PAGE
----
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1 January 2011 Interactions between Two Biological Control Agents and an Herbicide for Canada Thistle (Cirsium arvense) Suppression
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Abstract

We investigated the single and combined effects of two biological control agents, the stem-mining weevil Hadroplontus litura and the pathogen Pseudomonas syringae pv. tagetis, with a herbicide (reduced or full application of glyphosate: 0.63 kg ae ha−1, or 3.78 kg ae ha−1, respectively) on the growth of Canada thistle, Cirsium arvense. We hypothesized that first, although each control method would have a negative effect on Canada thistle shoot biomass, root biomass, and shoot number, the integration of more than one control method would have greater impact than individual control methods. Second, we hypothesized that the order in which control methods are applied affects the outcome of the management program, with a pathogen application following weevil infestation being more effective than one prior to it. Although control methods impacted Canada thistle growth (P < 0.001, expect for a nonsignificant impact of glyphosate on shoot number), the combined effect of the three control methods behaved, generally, in an additive manner. A marginal interaction between the pathogen and the herbicide (P  =  0.052) indicated a slight antagonistic interaction between these control methods. An interaction between the two biological control agents tested (P < 0.001) indicated that application of a pathogen prior to the release of weevil larvae could be more deleterious to Canada thistle than a late application. The observed, mostly additive, relationship between biological control agents and herbicides implies that integrating control methods rather than using a single approach could lead to greater Canada thistle control.

Nomenclature: Glyphosate; Pseudomonas syringae pv. tagetis (Hellmers) Young et al.; stem-boring weevil, Hadroplontus litura (Fabricius); Canada thistle, Cirsium arvense (L.) Scop

Interpretative Summary: Canada thistle (Cirsium arvense) is one of the most problematic invasive plant species infesting crops, pastures, rangelands, roadsides, and noncrop areas in the United States, Canada, northern Europe, and New Zealand. Although many single methods have been developed to minimize Canada thistle spread and impact, this persistent invasive species continues causing problems in temperate regions of the world. Field data and mathematical models have shown that, if properly designed, integrated weed management can provide sustainable, economically viable, and successful weed control. In an integrated weed management program, control methods can interact synergistically, additively, or antagonistically, but few studies have specifically evaluated the existence and patterns of such relations. In repeated greenhouse experiments, we investigated the potential for suppressing Canada thistle using a combination of the stem-mining weevil Hadroplontus litura, the pathogen Pseudomonas syringae pv. tagetis, and reduced or full-rate applications of glyphosate (0.63 kg ae ha−1, or 3.78 kg ae ha−1, respectively). In general, individual control methods impacted Canada thistle growth and the combined effect of the three control methods behaved in an additive manner. A marginal interaction between the pathogen and the herbicide indicated an antagonistic interaction between these control methods. An interaction between the two biological control agents tested (P < 0.001) indicated that application of a pathogen prior the release of weevil larvae could be more deleterious to Canada thistle than a late application. The observed mostly additive relationship between biological control agents and herbicides implies t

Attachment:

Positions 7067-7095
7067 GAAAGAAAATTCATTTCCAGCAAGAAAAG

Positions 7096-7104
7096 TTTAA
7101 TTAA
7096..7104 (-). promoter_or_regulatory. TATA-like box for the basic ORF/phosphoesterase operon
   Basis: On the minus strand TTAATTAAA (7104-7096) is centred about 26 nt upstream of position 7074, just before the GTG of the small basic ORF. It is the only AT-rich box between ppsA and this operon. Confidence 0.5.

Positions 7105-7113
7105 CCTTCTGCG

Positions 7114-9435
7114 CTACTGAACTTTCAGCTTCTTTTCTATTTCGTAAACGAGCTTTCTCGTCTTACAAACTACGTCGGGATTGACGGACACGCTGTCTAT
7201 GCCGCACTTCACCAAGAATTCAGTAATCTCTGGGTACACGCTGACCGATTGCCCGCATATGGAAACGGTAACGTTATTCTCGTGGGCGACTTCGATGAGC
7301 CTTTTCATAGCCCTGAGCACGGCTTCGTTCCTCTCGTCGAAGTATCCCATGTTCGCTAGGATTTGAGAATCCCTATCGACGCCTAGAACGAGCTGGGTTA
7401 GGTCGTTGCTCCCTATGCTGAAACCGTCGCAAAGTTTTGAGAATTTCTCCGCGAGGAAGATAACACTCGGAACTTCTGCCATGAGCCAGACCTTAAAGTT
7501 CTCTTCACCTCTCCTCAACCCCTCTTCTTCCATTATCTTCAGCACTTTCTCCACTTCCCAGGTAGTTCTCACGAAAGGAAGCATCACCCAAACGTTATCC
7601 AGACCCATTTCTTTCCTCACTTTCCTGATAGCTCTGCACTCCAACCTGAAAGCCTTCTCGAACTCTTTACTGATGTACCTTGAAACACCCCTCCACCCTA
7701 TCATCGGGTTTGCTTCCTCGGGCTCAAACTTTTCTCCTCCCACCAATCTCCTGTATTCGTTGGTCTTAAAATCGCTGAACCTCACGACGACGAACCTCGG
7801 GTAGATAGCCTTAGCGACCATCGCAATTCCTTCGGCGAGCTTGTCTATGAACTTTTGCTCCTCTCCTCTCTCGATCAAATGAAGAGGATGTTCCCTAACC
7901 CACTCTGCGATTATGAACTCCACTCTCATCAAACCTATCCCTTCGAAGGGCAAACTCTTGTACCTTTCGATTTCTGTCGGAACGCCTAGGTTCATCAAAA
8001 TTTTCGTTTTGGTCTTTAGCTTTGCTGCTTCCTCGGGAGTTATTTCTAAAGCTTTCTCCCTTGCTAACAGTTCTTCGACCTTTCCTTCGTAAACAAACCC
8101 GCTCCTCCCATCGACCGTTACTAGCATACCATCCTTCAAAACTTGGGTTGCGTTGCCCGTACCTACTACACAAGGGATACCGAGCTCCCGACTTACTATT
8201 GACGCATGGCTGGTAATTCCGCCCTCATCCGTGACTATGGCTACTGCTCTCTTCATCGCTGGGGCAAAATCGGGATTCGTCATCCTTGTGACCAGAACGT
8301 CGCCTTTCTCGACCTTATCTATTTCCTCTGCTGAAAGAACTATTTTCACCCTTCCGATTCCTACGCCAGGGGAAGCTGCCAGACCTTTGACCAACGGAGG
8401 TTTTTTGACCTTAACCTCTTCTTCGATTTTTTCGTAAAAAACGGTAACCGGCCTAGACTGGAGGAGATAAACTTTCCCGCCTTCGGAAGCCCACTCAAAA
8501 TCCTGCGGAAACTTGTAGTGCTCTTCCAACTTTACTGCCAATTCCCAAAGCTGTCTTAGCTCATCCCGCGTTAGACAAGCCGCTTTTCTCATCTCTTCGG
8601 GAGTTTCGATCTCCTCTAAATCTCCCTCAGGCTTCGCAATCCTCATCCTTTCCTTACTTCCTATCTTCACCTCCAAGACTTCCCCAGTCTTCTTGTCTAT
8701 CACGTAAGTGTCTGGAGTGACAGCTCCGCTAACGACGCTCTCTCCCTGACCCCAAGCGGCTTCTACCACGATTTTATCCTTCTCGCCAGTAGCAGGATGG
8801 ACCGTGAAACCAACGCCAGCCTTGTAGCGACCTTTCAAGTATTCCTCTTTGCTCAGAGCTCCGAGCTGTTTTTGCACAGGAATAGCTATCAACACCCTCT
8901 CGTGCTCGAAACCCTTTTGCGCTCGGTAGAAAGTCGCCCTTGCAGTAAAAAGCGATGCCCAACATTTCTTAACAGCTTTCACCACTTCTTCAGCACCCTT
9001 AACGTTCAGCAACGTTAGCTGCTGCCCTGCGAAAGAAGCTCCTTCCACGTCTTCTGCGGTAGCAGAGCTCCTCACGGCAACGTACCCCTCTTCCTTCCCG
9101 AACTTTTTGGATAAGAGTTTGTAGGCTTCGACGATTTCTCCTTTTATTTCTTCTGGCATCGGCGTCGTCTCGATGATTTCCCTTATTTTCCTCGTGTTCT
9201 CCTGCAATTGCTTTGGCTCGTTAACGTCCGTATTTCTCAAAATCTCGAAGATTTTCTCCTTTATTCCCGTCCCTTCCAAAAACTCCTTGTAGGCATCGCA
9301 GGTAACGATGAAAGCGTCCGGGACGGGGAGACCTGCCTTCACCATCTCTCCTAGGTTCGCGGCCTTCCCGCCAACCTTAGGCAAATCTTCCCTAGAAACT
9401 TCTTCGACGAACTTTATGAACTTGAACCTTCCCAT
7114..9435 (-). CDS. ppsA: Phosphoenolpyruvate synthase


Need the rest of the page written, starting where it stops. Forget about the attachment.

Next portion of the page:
Joanna K. Sciegienka, Elai N. Keren, and Fabian D. Menalled "Interactions between Two Biological Control Agents and an Herbicide for Canada Thistle (Cirsium arvense) Suppression," Invasive Plant Science and Management 4(1), (1 January 2011). https://doi.org/10.1614/IPSM-D-10-00061.1
Received: 11 August 2010; Accepted: 1 November 2010; Published: 1 January 2011
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